IMG_2316A few weeks ago I received a social media contact from a 3rd year Fine Art student looking for a musician to collaborate with on a new art project. I have collaborated with a few art students over the last couple of years and my details had been passed on by one of them.

Whenever possible I always agree to a first meeting to get more information and to see if I would be able to help. I also find personalities play an important part in the collaboration process and find that a face-to-face meeting is the best way to see if we will be capable of working together. It looked like there would be some technical areas that my son, Pip (3rd year Music Production undergrad), would be much more experienced in so I also took him along to this first meeting.

The first meeting was to allow Amanda to talk us through her project so far and what she wanted to achieve from an audio perspective. This is always a nervous time as one artist bares their soul to another, sharing what is often raw ideas and unfinished concepts. An important consideration at this stage was for us both to be honest about what was required and whether we could achieve what Amanda needed. It is fascinating seeing how different artists approach a subject and how very different perspectives lead to different outcomes.. We left the session with a number of actions to progress the project

The next stage involved interpreting the data from Amanda and assigning musical pitches based on an algorithm I provided. Amanda did this and sent me the output which I then turned into a midi representation in a DAW to see what we had. It was at this point that I realised I had made a mistake in the algorithm and that we would need to look at the data stream again. There were a few points that also needed clarification as they were not obvious from the notes provided by Amanda so it was decided that the refresh of the data should be done together. In hindsight we should probably have taken this approach in the first place. Reviewing the data was not straight forward and we had a few false starts but once we got going it all came together.

Pip and I took the list of notes away, having discussed a few options with Amanda, and Pip set to work getting the new data into the DAW. Pip and I worked on a few variations and produced some mp3s that could be previewed with Amanda.

We then had a studio recording session to capture a spoken word part that Amanda wanted included. We also reviewed the mp3s and discussed where we thought the project should go next. This was a surprisingly productive session and it became apparent that our artistic thoughts were very well aligned which was a relief!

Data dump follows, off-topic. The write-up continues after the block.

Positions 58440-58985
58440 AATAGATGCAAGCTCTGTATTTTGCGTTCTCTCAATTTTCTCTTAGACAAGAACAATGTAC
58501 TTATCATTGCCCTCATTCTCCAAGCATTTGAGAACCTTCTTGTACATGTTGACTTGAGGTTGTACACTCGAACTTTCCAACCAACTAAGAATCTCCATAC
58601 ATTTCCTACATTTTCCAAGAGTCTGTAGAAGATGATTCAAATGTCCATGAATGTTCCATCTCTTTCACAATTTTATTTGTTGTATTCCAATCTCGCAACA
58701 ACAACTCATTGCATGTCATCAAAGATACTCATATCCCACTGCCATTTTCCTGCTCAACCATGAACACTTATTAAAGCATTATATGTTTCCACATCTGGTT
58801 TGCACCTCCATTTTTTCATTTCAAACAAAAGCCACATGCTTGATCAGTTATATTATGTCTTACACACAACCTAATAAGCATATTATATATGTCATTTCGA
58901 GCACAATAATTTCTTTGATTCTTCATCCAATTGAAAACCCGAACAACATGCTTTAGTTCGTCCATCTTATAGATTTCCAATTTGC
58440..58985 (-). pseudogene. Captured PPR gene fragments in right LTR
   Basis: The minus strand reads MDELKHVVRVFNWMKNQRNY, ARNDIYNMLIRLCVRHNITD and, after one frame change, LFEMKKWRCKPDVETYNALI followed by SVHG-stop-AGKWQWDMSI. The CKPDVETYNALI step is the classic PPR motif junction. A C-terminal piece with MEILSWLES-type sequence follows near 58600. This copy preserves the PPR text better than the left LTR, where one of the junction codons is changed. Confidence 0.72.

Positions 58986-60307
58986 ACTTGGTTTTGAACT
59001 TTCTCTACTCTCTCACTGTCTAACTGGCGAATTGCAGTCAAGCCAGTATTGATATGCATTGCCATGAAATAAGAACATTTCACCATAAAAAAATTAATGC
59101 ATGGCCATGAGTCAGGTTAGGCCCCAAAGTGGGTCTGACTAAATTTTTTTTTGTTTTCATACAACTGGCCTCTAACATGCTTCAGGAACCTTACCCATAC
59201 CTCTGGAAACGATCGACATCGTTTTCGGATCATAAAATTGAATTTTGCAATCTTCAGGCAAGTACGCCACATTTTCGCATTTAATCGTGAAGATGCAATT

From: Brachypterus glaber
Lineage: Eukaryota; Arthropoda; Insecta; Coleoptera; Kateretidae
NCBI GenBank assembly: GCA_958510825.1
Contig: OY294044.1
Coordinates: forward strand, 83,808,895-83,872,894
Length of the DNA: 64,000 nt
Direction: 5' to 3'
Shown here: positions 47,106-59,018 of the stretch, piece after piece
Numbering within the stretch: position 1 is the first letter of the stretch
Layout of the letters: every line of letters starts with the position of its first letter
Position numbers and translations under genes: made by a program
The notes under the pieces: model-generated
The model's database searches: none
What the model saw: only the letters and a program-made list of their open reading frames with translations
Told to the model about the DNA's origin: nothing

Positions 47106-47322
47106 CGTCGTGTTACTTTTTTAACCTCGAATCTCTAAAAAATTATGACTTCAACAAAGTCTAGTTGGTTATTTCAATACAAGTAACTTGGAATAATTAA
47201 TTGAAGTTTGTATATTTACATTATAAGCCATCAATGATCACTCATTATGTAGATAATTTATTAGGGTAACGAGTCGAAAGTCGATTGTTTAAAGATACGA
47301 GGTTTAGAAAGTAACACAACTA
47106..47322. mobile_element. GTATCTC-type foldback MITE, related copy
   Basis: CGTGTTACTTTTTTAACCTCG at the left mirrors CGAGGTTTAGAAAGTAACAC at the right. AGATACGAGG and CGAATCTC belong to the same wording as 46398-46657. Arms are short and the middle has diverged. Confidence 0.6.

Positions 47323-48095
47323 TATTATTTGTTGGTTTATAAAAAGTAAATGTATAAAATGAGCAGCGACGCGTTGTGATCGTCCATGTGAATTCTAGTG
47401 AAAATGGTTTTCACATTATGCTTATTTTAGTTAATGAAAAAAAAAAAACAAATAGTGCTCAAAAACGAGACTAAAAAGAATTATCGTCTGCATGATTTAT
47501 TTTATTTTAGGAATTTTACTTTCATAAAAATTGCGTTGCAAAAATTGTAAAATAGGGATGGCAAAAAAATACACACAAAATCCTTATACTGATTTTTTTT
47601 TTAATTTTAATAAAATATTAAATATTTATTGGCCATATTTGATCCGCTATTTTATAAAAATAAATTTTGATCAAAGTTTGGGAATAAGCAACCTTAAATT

One observation from this type of data driven composition is the constraints that it imposes on the composer. In most of my other work I have artistic freedom to change notes as I wish, but being given a list of notes that are derived directly from the data means that I had no choice about the notes and this added an interesting constraint. Our options were around instrumentation and effect choices rather than notation so it challenged us in a new way.

Pip took the spoken word track and added it to the options we had selected and then we worked on refining the structure to make a suitably engaging piece. As the final product was to be an LP we created 2 versions, one for each side of the LP using different instrumentation on each. It was satisfying to get some fantastic feedback from Amanda once these versions were sent for review and I think we have ended up with a great piece of work.

Collaborations can be challenging, they take you out of your comfort zone and require adjustments to make space for other people’s ideas and creativity that might not fit with your own ideas. Harmony needs to be sought in order to satisfy all parties. Conflict can be useful during the process but this needs to be managed to enhance rather than stifle the creative process.

Personally I find collaboration a great way to explore new areas of practice and it pushes me professionally to look at new processes and techniques. This hopefully makes me a better sound artist in the long run. As far as the work with Amanda goes we hope this will be an artistic partnership that will continue to develop.